As the celebrations marking the Queen’s Platinum Jubilee begin in Britain, we continue our three-part series reflecting on Her Majesty’s long-standing commitment to Turf, written by John Berry

Aureole, who had been raised by the Queen’s father, was a wonderful standard-bearer at the beginning of her reign. While her father was alive, she and her mother had started owning jumpers, enjoying their first National Chase success together when the Peter Cazalet-trained Monaveen (competing in the same colors Astrakhan wore at Hurst Park) won fences. at Fontwell in October 1949 before taking the Queen Elizabeth Chase at Hurst Park two months later. However, after Princess Elizabeth became queen, her mother became the first lady of national game racing, while Queen Elizabeth took over the Royal Flat chain and Royal Studs with a passion that it has never wavered in the ensuing 70 years.

This successful start to his career as owner of Queen set the tone for what was to come next. After Aureole, the next star was another Hyperion colt, High Veldt, whose finest moment came when he came closer than any other horse to beating Italian champion Ribot when runner-up in 1956 King George and Queen Elizabeth S. The Royal Ascot triumphs from Jardiniere in the King George V S. in 1955 and Alexander’s in the Royal Hunt Cup in 1956 were great occasions, while Atlas’ victory in the 1956 Doncaster Cup proved to be the first of Her Majesty’s three career wins. a four-year stint, with Apprentice taking the race in 1958 and ’59.

It turned out that 1957 was a real annus mirabilis for the royal chain, which consisted of 21 home-bred to Boyd-Rochfort at Freemason Lodge augmented by some horses leased from the National Stud and trained by Noel Murless at Warren Place. The monarch renting horses from the National Stud was a tradition whose roots go back to 1907 when King Edward VII leased six yearling horses to Colonel Hall Walker (later Lord Wavertree) of Tully Stud in Ireland, whose handsome estate was given over late to the nation to be the National Stud and now it is the Irish National Stud. Minoru was one of this sextet, while in later years the habit was revived on the advice of royal blood steward Captain Charlies Moore, with the first batch of foals containing both Big Game and Sun Chariot.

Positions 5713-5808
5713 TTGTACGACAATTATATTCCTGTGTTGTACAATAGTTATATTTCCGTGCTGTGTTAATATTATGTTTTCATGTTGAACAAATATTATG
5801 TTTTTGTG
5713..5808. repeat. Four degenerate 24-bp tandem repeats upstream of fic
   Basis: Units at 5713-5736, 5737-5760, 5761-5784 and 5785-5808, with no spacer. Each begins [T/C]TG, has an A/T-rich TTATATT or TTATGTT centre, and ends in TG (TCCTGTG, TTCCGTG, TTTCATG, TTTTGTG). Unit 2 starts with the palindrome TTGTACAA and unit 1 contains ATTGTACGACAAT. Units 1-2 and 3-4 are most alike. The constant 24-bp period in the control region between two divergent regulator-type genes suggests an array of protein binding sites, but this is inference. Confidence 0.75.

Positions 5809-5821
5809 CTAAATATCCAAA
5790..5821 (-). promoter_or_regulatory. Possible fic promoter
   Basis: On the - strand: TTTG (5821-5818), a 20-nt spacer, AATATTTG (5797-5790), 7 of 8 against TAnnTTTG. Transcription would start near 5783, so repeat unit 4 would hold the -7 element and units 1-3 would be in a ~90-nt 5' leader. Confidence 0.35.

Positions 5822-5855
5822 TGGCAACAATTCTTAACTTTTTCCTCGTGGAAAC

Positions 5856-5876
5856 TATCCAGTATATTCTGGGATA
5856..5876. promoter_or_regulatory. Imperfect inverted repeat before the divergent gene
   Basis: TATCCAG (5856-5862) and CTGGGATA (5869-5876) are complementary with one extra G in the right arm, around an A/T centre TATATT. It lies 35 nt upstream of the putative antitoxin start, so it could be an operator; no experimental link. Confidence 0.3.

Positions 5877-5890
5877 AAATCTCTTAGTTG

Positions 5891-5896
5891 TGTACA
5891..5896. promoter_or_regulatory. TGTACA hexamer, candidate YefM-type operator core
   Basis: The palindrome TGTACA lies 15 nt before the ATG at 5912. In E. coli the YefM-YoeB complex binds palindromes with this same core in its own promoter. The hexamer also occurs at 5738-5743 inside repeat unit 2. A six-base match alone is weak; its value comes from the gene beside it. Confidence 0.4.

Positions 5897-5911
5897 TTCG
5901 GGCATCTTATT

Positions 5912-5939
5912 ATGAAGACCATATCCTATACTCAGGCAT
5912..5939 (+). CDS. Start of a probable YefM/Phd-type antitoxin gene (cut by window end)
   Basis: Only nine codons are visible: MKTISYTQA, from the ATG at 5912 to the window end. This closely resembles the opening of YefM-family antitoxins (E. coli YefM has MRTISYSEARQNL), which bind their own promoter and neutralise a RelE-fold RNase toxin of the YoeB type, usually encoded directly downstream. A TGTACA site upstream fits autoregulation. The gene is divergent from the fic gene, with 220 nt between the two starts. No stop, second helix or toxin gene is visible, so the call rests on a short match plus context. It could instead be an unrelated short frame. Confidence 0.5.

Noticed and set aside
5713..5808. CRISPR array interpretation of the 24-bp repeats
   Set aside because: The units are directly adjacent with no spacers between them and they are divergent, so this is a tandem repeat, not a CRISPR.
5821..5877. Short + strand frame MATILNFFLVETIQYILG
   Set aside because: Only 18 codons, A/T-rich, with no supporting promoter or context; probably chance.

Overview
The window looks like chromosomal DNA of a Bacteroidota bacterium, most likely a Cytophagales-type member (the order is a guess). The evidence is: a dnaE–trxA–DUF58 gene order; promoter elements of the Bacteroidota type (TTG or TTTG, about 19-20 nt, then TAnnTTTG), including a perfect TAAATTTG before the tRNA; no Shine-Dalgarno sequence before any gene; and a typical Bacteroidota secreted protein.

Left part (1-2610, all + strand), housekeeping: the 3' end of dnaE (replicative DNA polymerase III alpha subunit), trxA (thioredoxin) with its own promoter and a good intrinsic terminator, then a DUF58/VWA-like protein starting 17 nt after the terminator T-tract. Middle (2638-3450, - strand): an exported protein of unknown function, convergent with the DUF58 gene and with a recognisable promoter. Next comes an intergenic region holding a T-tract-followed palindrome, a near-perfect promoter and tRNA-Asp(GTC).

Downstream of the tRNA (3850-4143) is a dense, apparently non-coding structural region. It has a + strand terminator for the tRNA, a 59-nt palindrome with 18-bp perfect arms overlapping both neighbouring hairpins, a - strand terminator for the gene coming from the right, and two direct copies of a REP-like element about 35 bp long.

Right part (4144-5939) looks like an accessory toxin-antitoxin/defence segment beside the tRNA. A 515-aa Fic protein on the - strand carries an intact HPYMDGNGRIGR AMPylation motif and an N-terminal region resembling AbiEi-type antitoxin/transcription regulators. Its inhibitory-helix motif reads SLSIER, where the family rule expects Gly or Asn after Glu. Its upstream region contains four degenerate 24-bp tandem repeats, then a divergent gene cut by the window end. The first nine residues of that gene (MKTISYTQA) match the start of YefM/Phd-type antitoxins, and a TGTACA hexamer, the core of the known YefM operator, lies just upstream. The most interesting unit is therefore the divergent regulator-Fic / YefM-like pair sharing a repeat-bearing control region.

Three fillies in particular looked very good in the spring of 1957: the pair Boyd-Rochfort from Mulberry Harbor and Almeria, and Carozza, trained by Murless. Carozza won the Princess Elizabeth S. at Epsom and Mulberry Harbor won the Cheshire Oaks, but Almeria struggled downhill at the Lingfield Oaks Trial, finishing a disappointing third. Mulberry Harbor and Caress continued on to Epsom for Oaks and, sensibly, Almeria waited for Ascot instead. At Epsom, Harry Carr wore the first colors at Mulberry Harbour, leaving 21-year-old Lester Piggott to wear a distinctive white cap at Carozza. Mulberry Harbor ran abysmally to finish last, but Carozza scored a thrilling victory, holding off a late challenge from the Irish Silken Glider raider by inches. It was the first royal triumph in an Oaks at Epsom (although, of course, Sun Chariot had won a wartime substitute at Newmarket) and the first royal classic winner at Epsom since Minoru won the Derby for the queen’s great-grandfather, Edward VII in 1909.

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At Ascot, Almeria showed their Lingfield form was up to snuff by winning the Ribblesdale S. before beating the Irish Derby Hindu Festival runners-up at the Bentinck S. at Goodwood. He then won the Yorkshire Oaks at a canter before taking Park Hill S. at Doncaster. Carozza was unable to repeat the excellence he had shown at Epsom and retired after a poor race at Nassau S. at Goodwood, but Mulberry Harbor bounced back from his Oaks debacle (when he was suspected of doping) by taking Newmarket Oaks in the fall . At the end of the season, the Jockey Club handicap rated Almería as the best 3-year-old filly trained in England, Carozza as the second best and Mulberry Harbor as the third best. The Queen finished the year as champion owner for the second time, with earnings of £62,211. Eleven of the 21 horses at Freemason Lodge had won a total of 23 races, with Murless providing a further seven wins.

That glorious season would clearly be hard to follow, but the following year, when the queen finished second on the list of top owners, still held several more surprises. The brightest star was 3-year-old Pall Mall from Palestine, who had come early in his 2-year-old season the previous year, winning on his debut at Haydock before taking the New (now Norfolk) S. at Royal Ascot. . When it resumed in the spring of 1958, it struggled on Kempton’s heavy ground for the first time and thus failed to give Queen a fourth successive victory in the Kempton Park Test of 2000 Guineas (after Alexander, High Veldt and Doutelle), but then won the Thirsk Classic Trial earlier, when he was apparently second row in his stable, taking a surprising 20/1 victory under Doug Smith in the 2,000 Guineas, providing the Queen with her first home-bred classic winner . Smith’s presence in the saddle provided a nice note of continuity, as he had previously won a stake at the Rowley Mile in royal silks when he guided Hypericum to victory for King George VI in the 1,000 guineas 12 years earlier. .

The following month, Her Majesty enjoyed a double at Royal Ascot when Restoration won the King Edward VII S. (then the second most valuable race of the meeting, behind only the Gold Cup) on her racecourse debut and Snow Cat won the Rous Memorial S. At the Newmarket July meeting, Miner’s Lamp, previous winner of the Blue Riband Trial S. at the Epsom spring meeting, won the Princess of Wales S., in those days the most valuable race of the whole season in the field of July.